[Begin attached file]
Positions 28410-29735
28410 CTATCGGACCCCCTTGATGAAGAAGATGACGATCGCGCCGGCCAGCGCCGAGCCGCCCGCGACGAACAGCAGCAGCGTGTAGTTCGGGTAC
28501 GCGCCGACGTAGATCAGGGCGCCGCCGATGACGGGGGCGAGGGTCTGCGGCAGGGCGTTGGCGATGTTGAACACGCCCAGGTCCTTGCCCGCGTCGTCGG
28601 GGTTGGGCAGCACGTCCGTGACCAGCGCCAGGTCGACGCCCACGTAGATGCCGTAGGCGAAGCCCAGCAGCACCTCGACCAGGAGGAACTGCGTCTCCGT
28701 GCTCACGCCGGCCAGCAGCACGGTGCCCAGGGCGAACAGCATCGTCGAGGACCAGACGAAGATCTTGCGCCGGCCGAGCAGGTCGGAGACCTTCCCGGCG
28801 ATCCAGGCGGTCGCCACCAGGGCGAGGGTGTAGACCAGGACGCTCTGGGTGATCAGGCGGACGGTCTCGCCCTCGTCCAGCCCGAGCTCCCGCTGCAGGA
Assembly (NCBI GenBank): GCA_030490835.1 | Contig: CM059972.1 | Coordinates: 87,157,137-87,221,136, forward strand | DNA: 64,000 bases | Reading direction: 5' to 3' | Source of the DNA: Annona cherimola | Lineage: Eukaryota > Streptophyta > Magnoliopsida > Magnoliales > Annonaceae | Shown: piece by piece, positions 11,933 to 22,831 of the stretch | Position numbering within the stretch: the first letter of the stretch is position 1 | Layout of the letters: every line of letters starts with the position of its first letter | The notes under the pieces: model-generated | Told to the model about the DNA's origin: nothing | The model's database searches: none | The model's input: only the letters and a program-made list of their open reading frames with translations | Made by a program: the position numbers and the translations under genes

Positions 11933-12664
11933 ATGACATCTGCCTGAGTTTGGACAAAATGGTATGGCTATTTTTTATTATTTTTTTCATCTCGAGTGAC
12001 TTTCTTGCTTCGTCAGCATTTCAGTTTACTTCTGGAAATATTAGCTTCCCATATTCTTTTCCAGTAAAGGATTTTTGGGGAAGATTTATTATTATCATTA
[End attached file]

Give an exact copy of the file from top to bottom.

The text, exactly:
Positions 28410-29735
28410 CTATCGGACCCCCTTGATGAAGAAGATGACGATCGCGCCGGCCAGCGCCGAGCCGCCCGCGACGAACAGCAGCAGCGTGTAGTTCGGGTAC
28501 GCGCCGACGTAGATCAGGGCGCCGCCGATGACGGGGGCGAGGGTCTGCGGCAGGGCGTTGGCGATGTTGAACACGCCCAGGTCCTTGCCCGCGTCGTCGG
28601 GGTTGGGCAGCACGTCCGTGACCAGCGCCAGGTCGACGCCCACGTAGATGCCGTAGGCGAAGCCCAGCAGCACCTCGACCAGGAGGAACTGCGTCTCCGT
28701 GCTCACGCCGGCCAGCAGCACGGTGCCCAGGGCGAACAGCATCGTCGAGGACCAGACGAAGATCTTGCGCCGGCCGAGCAGGTCGGAGACCTTCCCGGCG
28801 ATCCAGGCGGTCGCCACCAGGGCGAGGGTGTAGACCAGGACGCTCTGGGTGATCAGGCGGACGGTCTCGCCCTCGTCCAGCCCGAGCTCCCGCTGCAGGA
Assembly (NCBI GenBank): GCA_030490835.1 | Contig: CM059972.1 | Coordinates: 87,157,137-87,221,136, forward strand | DNA: 64,000 bases | Reading direction: 5' to 3' | Source of the DNA: Annona cherimola | Lineage: Eukaryota > Streptophyta > Magnoliopsida > Magnoliales > Annonaceae | Shown: piece by piece, positions 11,933 to 22,831 of the stretch | Position numbering within the stretch: the first letter of the stretch is position 1 | Layout of the letters: every line of letters starts with the position of its first letter | The notes under the pieces: model-generated | Told to the model about the DNA's origin: nothing | The model's database searches: none | The model's input: only the letters and a program-made list of their open reading frames with translations | Made by a program: the position numbers and the translations under genes

Positions 11933-12664
11933 ATGACATCTGCCTGAGTTTGGACAAAATGGTATGGCTATTTTTTATTATTTTTTTCATCTCGAGTGAC
12001 TTTCTTGCTTCGTCAGCATTTCAGTTTACTTCTGGAAATATTAGCTTCCCATATTCTTTTCCAGTAAAGGATTTTTGGGGAAGATTTATTATTATCATTA